A school for girls in Kandahar, Afghanistan, was recently hit by an explosion that injured one teacher, the Associated Press reports. This most recent bombing marks the eighth in a series of known attacks against schools for girls in Afghanistan. Hand-written pamphlets were distributed in Kandahar, the former Taliban stronghold, in April warning of violence to come if women took on jobs or attended school. Kandahar was the site of the recent attempted assassination of Afghan President Hamid Karzai that wounded the governor of Kandahar.
In recent weeks, seven schools have been targets of violence, including a school in the Wardak province that was forced to close by a group of gunmen earlier this week. In addition, two schools in the northern provinces were burned to the ground and three in the southeastern province of Zabul. Another school was bombed in Ghazni province last month, according to Reuters.
Despite the continued violence in Afghanistan, the State Department last month issued a report questioning the expansion of peacekeeping troops outside of Kabul. Afghan women have indicated that security is their top priority. Threats to Loya Jirga delegates who have spoken out for human rights, including Minister of Women’s Affairs Dr. Sima Samar; the assassination of two government ministers; violence against women in the Northern provinces; violence against humanitarian aid workers; and the continued use of tactics of intimidation against the return of girls to school show the need for expansion of peace keeping forces both within and beyond Kabul is desperate.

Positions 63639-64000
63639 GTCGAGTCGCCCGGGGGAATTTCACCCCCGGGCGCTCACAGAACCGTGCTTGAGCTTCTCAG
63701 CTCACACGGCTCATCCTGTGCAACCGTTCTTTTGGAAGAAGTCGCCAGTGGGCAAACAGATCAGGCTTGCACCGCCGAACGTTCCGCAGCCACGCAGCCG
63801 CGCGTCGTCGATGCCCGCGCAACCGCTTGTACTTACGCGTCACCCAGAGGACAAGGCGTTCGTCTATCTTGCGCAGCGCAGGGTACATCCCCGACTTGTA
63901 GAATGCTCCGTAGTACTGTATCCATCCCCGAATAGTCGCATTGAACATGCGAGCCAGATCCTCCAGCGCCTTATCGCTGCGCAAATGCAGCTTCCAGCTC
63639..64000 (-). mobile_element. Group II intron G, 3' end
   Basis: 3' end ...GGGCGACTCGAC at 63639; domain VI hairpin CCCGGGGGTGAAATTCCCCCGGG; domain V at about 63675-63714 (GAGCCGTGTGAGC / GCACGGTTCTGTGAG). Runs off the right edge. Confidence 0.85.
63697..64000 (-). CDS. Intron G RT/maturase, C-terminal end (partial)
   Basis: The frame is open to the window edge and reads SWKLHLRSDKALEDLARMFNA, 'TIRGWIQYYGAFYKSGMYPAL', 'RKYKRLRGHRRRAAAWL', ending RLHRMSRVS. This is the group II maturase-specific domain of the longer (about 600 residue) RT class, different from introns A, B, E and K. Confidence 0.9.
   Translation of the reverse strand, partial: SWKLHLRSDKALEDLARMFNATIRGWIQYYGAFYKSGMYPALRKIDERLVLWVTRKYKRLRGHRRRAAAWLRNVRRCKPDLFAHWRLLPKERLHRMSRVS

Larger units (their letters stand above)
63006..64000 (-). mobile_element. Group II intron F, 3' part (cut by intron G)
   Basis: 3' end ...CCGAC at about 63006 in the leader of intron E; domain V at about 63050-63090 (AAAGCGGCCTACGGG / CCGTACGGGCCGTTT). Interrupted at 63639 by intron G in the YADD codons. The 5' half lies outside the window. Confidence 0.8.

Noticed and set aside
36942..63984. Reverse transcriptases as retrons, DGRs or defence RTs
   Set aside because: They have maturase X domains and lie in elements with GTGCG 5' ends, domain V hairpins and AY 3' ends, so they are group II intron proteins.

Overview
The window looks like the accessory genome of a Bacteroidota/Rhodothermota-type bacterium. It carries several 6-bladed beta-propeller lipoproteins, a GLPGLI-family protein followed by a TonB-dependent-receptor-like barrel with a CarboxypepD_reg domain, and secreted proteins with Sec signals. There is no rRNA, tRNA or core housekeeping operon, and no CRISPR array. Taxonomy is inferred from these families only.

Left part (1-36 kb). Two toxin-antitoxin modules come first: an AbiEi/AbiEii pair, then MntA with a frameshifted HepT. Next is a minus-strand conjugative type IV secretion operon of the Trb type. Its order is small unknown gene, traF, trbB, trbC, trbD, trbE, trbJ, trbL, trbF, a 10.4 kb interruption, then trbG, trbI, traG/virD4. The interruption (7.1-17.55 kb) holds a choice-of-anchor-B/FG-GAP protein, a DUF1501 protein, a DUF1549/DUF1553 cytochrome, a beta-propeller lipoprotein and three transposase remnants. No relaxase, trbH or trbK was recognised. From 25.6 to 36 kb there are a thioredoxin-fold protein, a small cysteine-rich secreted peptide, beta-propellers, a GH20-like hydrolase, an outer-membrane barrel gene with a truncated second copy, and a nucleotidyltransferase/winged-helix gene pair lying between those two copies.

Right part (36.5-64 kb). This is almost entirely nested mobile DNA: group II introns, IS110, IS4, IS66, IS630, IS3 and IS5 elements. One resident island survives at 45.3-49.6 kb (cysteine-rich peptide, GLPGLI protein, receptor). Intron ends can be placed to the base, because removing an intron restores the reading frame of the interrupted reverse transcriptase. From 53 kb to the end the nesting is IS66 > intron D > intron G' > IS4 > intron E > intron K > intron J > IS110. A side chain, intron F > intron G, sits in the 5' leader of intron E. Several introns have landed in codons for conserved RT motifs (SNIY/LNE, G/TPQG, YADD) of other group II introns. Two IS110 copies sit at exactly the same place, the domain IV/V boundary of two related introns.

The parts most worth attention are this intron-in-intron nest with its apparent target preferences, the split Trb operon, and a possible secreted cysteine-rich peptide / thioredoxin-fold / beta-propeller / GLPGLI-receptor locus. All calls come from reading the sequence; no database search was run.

8/26/2015 Saudi Women Prepare to Vote for the First Time - The fight for gender equality is making slow but notable progress in Saudi Arabia, where women will be allowed to vote for the first time in upcoming December elections.
This shift in Saudi law came in 2011, when a royal decree announced that women would be allowed to vote and run in local elections beginning in December of 2015. . . .
8/25/2015 Fraternity Signs Promote Rape Culture, Elicit Outrage - Old Dominion University (ODU) in Virginia is receiving national attention for a fraternity's vulgar and offensive signs that were on display as first-year students moved into their dorms.
The signs, which were hung on fraternity Sigma Nu and displayed derogatory messages for incoming female students- and their mothers- have since been removed, and the University has promised disciplinary action. . . .